Editors' Notes

Maria Damon and Michelle Greenblatt
Jim Leftwich and Michelle Greenblatt
Sheila E. Murphy and Michelle Greenblatt

A Visual Conversation on Michelle Greenblatt's ASHES AND SEEDS with Stephen Harrison, Monika Mori | MOO, Jonathan Penton and Michelle Greenblatt

Letters for Michelle: with work by Jukka-Pekka Kervinen, Jeffrey Side, Larry Goodell, mark hartenbach, Charles J. Butler, Alexandria Bryan and Brian Kovich

Visual Poetry by Reed Altemus
Poetry by Glen Armstrong
Poetry by Lana Bella
A Eulogic Poem by John M. Bennett
Elegic Poetry by John M. Bennett
Poetry by Wendy Taylor Carlisle
A Eulogy by Vincent A. Cellucci
Poetry by Vincent A. Cellucci
Poetry by Joel Chace
A Spoken Word Poem and Visual Art by K.R. Copeland
A Eulogy by Alan Fyfe
Poetry by Win Harms
Poetry by Carolyn Hembree
Poetry by Cindy Hochman
A Eulogy by Steffen Horstmann
A Eulogic Poem by Dylan Krieger
An Elegic Poem by Dylan Krieger
Visual Art by Donna Kuhn
Poetry by Louise Landes Levi
Poetry by Jim Lineberger
Poetry by Dennis Mahagin
Poetry by Peter Marra
A Eulogy by Frankie Metro
A Song by Alexis Moon and Jonathan Penton
Poetry by Jay Passer
A Eulogy by Jonathan Penton
Visual Poetry by Anne Elezabeth Pluto and Bryson Dean-Gauthier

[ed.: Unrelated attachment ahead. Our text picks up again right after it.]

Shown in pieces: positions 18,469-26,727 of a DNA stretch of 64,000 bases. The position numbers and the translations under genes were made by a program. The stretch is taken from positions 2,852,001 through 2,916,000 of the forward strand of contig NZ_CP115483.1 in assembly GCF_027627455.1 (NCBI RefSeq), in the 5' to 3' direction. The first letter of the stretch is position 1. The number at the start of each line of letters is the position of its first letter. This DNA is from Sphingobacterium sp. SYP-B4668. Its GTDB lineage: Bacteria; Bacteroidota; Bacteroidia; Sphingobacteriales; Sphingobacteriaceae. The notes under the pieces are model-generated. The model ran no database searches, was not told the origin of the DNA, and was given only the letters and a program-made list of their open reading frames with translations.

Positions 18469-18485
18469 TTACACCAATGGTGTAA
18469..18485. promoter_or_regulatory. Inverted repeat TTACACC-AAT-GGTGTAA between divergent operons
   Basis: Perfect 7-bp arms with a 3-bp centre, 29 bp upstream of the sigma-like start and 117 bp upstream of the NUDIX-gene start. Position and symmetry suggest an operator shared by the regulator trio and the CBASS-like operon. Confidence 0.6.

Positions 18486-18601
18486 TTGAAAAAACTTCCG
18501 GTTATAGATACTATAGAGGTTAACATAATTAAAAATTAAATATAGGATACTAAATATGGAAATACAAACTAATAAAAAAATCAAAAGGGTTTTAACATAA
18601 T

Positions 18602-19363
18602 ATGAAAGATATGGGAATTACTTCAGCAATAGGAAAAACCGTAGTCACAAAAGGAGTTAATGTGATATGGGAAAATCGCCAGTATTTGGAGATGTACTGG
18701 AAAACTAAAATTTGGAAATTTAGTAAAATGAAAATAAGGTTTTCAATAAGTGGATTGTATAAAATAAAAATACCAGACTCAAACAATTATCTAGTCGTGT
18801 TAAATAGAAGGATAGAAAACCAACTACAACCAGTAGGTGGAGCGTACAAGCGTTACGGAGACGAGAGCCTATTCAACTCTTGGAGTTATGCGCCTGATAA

Visual Art by Marthe Reed
A Eulogy by Gabriel Ricard
Poetry by Alison Ross
A Short Movie by Bernd Sauermann
Poetry by Christopher Shipman
A Spoken Word Poem by Larissa Shmailo
A Eulogic Poem by Jay Sizemore
Elegic Poetry by Jay Sizemore
Poetry by Felino A. Soriano
Visual Art by Jamie Stoneman
Poetry by Ray Succre
Poetry by Yuriy Tarnawsky
A Song by Marc Vincenz

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Four Videos by Jeremy Bailey

"The Future of Television"

"The Future of Creativity (Liberation mix)"

"Public Sculpture"


Jeremy Hight: What first interested you in Augmented Reality?

Jeremy Bailey: I first became interested in Augmented Reality before it existed. I had been working with the idea of it before there was a name people could point to, so when it first emerged I was very excited that there might finally be some public interest in what I believed was the most contemporary and critical way of thinking about computer human culture.

JH: What first brought you to work with AR as art?

JB: I first started working with the idea of AR while I was in undergrad about 10 years ago. At that time I was studying with Canadian performance video artists Colin Campbell and Lisa Steele. They introduced me to the concept of performance for the camera, which was the most popular form of early video art. It intrigued me because video had recently gone digital and the camera was becoming the computer. I challenged myself to imagine how the computer updated this aesthetic and the new critical concerns it might reveal.

JH: Your work has a brilliant element of parody. Your videos especially have a wonderful sense of skewering both the self importance some artists exude and the "gee wow" gimmick factor in not just AR but many areas of digital art. What are you most commenting on and playing with?